• The vehicle must sit overnight, or for at least eight hours, in an environment that is less than 90° F. The engine temperature needs to match the air temperature in order to establish an accurate baseline for the testing. If the outside temperature is over 90° F, the fuel is too volatile and the EVAP system won't even try to run its tests, though some of the other emissions systems may run their tests.
  • The keys must be out of the ignition and all of the doors must be closed while the vehicle sits over night because many of the onboard computers "boot up" when the keys are in the ignition. Also, many of the onboard computers still run until all of the doors are closed after the vehicle is shut off and the keys are removed.
Step Two: The Cold Start
  • Start the vehicle and let it idle for two to three minutes in Park or Neutral. While it is idling, turn on the head lights, heater/defroster, and rear defroster for a three to five minute warm-up phase. Let the idle speed settle down to near the normal speed.
  • Next, put the vehicle in gear and drive through city streets at about 25 mph. Go up to about 35 to 40 mph a few times before slowing down to stop. Don't roll through the stop; be sure the car is really stopped, just like you learned in driving school. Accelerate from each stop in a normal fashion-not overly conservative, but not like you are competing in a drag race either.
Step Three: A Short Freeway Trip
  • After the vehicle has been cold started and driven for a few miles on city streets, the next step is to take it on a short freeway trip.
  • Enter the freeway on-ramp and allow enough room with respect to other vehicles so that you can do a 1/2 to 3/4 throttle acceleration up to freeway speed.
  • When you have accelerated up to around 60 mph and have safely merged into the flow of traffic, stay in the slow lane and maintain a steady speed of 55 to 60 mph for a minimum of five miles. Please use the cruise control to help you maintain speed.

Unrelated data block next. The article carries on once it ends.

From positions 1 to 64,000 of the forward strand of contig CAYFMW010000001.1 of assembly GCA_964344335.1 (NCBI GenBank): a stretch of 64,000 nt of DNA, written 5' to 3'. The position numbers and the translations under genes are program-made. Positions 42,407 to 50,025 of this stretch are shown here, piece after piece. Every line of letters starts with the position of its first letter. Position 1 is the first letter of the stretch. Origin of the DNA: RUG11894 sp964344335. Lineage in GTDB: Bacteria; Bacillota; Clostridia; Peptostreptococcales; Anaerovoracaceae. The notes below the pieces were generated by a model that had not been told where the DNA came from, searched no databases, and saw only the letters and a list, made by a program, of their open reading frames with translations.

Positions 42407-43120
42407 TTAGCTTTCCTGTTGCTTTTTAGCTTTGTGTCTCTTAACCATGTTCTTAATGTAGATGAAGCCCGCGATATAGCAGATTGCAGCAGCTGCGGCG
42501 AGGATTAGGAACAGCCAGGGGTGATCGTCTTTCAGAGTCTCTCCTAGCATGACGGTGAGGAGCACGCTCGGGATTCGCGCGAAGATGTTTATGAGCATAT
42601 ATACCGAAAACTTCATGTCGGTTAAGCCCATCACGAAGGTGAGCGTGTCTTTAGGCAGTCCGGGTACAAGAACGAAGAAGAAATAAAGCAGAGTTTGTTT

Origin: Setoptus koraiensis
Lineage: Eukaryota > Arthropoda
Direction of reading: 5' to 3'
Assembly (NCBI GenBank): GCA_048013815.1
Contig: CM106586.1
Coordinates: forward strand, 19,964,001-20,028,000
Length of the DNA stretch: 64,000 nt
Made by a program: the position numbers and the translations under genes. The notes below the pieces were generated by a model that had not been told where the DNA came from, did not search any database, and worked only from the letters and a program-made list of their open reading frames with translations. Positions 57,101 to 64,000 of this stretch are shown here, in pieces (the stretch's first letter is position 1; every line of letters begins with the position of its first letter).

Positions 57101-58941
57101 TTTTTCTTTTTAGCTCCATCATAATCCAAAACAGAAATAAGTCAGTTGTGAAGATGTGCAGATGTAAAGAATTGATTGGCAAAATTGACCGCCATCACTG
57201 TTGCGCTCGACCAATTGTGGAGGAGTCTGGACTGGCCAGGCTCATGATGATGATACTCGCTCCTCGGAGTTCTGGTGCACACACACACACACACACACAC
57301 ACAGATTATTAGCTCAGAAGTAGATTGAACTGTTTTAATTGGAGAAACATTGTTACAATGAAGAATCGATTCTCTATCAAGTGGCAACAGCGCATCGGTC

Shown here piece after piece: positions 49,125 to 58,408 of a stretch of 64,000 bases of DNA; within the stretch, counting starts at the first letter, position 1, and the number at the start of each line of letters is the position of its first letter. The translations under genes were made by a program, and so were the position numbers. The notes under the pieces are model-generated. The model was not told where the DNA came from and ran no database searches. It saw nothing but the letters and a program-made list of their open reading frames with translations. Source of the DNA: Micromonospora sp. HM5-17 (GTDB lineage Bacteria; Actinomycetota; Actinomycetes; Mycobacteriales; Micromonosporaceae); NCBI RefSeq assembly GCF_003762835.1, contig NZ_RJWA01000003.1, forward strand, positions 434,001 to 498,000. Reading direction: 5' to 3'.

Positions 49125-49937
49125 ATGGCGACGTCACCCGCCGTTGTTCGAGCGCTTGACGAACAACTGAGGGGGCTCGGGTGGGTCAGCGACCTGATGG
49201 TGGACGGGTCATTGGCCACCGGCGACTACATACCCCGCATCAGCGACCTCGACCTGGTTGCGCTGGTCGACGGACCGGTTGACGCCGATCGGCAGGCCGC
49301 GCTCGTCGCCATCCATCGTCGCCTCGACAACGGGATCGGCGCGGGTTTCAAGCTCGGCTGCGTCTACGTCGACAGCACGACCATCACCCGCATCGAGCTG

• Find a nice, long off ramp to exit from the freeway. As you exit, take your foot off of the accelerator and let the vehicle coast down until it stops under its own power as you complete your exit from the freeway. Do not use the foot brake and do not shift gears until the very end of this "coast down" phase.
  • Step Four: More City Driving
    • After you have completed the freeway trip, drive through the city streets for a repeat of the second part of Step Two.
    • Go up to about 35 to 40 mph a few times and then maintain a city speed of 25 mph before slowing down to stop. Again, don't roll through the stop and make sure to accelerate normally.
    • Pull in to a parking place and let the engine idle for one to two minutes and then shut it off.
    Step Five: Have your Readiness Monitors Checked and Verified
    • Drive your vehicle to your regular shop and have them re-check your readiness monitors, present codes, and pending codes. They should do this as a courtesy and for free.
    • If all of your monitors are "ready" and there are no present or pending codes, then your vehicle has been properly repaired and is ready for an emissions inspection and for normal driving.